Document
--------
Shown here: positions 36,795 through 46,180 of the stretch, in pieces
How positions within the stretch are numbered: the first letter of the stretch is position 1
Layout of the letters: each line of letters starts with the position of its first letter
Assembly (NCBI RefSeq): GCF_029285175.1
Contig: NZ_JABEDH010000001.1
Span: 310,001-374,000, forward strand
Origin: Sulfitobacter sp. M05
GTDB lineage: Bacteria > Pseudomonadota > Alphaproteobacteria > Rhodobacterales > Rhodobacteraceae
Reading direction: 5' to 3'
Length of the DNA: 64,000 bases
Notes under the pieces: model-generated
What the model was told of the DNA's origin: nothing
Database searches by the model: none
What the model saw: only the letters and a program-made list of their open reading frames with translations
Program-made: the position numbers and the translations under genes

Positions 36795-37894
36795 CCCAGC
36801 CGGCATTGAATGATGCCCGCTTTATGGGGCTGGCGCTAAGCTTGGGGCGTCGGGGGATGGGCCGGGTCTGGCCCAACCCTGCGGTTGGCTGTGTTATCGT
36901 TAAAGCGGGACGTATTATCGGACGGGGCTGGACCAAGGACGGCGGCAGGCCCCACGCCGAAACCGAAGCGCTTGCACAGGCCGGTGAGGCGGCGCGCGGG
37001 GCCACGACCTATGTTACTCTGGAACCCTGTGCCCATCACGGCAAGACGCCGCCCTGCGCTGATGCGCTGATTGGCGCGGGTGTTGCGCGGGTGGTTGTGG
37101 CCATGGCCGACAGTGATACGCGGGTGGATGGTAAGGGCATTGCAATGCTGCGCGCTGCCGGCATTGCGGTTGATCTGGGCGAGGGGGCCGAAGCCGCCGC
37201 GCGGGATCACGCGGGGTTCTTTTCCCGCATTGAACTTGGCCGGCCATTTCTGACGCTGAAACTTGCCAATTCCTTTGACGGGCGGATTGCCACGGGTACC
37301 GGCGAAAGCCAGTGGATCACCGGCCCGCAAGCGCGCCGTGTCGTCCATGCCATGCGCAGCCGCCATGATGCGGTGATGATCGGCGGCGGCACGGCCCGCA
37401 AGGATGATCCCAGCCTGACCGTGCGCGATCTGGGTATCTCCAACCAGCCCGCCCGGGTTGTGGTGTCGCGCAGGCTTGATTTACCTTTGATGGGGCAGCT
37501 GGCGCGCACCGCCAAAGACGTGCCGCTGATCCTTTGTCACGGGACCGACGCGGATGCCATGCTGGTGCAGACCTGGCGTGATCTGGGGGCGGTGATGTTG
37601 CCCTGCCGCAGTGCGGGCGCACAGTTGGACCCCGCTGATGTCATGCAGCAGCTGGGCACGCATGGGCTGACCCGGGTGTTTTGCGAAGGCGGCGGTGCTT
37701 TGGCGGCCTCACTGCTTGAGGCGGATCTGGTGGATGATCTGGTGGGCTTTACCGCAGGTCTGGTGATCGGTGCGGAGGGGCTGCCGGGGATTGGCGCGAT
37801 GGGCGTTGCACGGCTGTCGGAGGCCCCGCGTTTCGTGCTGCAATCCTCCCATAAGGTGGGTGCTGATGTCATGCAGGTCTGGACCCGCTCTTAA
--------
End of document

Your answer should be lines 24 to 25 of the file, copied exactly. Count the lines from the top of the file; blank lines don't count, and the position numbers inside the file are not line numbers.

37401 AGGATGATCCCAGCCTGACCGTGCGCGATCTGGGTATCTCCAACCAGCCCGCCCGGGTTGTGGTGTCGCGCAGGCTTGATTTACCTTTGATGGGGCAGCT
37501 GGCGCGCACCGCCAAAGACGTGCCGCTGATCCTTTGTCACGGGACCGACGCGGATGCCATGCTGGTGCAGACCTGGCGTGATCTGGGGGCGGTGATGTTG